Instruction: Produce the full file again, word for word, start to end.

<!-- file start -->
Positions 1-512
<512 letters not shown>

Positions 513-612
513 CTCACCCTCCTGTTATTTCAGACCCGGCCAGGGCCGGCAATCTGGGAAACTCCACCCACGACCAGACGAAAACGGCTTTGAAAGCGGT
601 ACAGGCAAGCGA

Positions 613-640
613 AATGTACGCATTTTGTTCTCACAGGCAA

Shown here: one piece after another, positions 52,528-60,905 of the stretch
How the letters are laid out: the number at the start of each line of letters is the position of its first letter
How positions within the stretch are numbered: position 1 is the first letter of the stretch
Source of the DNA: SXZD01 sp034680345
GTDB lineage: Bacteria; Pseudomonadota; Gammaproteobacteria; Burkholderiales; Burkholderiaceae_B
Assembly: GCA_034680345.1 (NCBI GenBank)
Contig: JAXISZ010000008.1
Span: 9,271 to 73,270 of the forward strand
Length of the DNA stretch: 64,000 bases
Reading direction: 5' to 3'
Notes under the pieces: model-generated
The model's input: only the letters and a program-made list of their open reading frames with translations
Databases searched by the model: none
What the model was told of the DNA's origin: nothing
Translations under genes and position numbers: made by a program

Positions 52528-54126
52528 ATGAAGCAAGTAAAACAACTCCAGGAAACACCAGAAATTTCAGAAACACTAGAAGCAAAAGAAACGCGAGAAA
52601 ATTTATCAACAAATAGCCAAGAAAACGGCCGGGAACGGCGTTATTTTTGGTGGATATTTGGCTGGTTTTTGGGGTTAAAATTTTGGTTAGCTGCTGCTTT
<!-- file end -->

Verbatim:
Positions 1-512
<512 letters not shown>

Positions 513-612
513 CTCACCCTCCTGTTATTTCAGACCCGGCCAGGGCCGGCAATCTGGGAAACTCCACCCACGACCAGACGAAAACGGCTTTGAAAGCGGT
601 ACAGGCAAGCGA

Positions 613-640
613 AATGTACGCATTTTGTTCTCACAGGCAA

Shown here: one piece after another, positions 52,528-60,905 of the stretch
How the letters are laid out: the number at the start of each line of letters is the position of its first letter
How positions within the stretch are numbered: position 1 is the first letter of the stretch
Source of the DNA: SXZD01 sp034680345
GTDB lineage: Bacteria; Pseudomonadota; Gammaproteobacteria; Burkholderiales; Burkholderiaceae_B
Assembly: GCA_034680345.1 (NCBI GenBank)
Contig: JAXISZ010000008.1
Span: 9,271 to 73,270 of the forward strand
Length of the DNA stretch: 64,000 bases
Reading direction: 5' to 3'
Notes under the pieces: model-generated
The model's input: only the letters and a program-made list of their open reading frames with translations
Databases searched by the model: none
What the model was told of the DNA's origin: nothing
Translations under genes and position numbers: made by a program

Positions 52528-54126
52528 ATGAAGCAAGTAAAACAACTCCAGGAAACACCAGAAATTTCAGAAACACTAGAAGCAAAAGAAACGCGAGAAA
52601 ATTTATCAACAAATAGCCAAGAAAACGGCCGGGAACGGCGTTATTTTTGGTGGATATTTGGCTGGTTTTTGGGGTTAAAATTTTGGTTAGCTGCTGCTTT